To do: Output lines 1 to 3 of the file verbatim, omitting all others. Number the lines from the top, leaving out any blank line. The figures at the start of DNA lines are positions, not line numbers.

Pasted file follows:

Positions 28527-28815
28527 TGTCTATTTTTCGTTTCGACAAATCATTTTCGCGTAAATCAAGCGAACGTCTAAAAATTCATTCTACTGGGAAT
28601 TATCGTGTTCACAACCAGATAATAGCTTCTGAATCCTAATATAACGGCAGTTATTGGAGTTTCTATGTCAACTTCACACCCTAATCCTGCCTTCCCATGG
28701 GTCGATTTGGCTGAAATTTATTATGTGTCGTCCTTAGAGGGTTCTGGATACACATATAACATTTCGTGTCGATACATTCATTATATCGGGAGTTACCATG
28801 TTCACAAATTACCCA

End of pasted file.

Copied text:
Positions 28527-28815
28527 TGTCTATTTTTCGTTTCGACAAATCATTTTCGCGTAAATCAAGCGAACGTCTAAAAATTCATTCTACTGGGAAT
28601 TATCGTGTTCACAACCAGATAATAGCTTCTGAATCCTAATATAACGGCAGTTATTGGAGTTTCTATGTCAACTTCACACCCTAATCCTGCCTTCCCATGG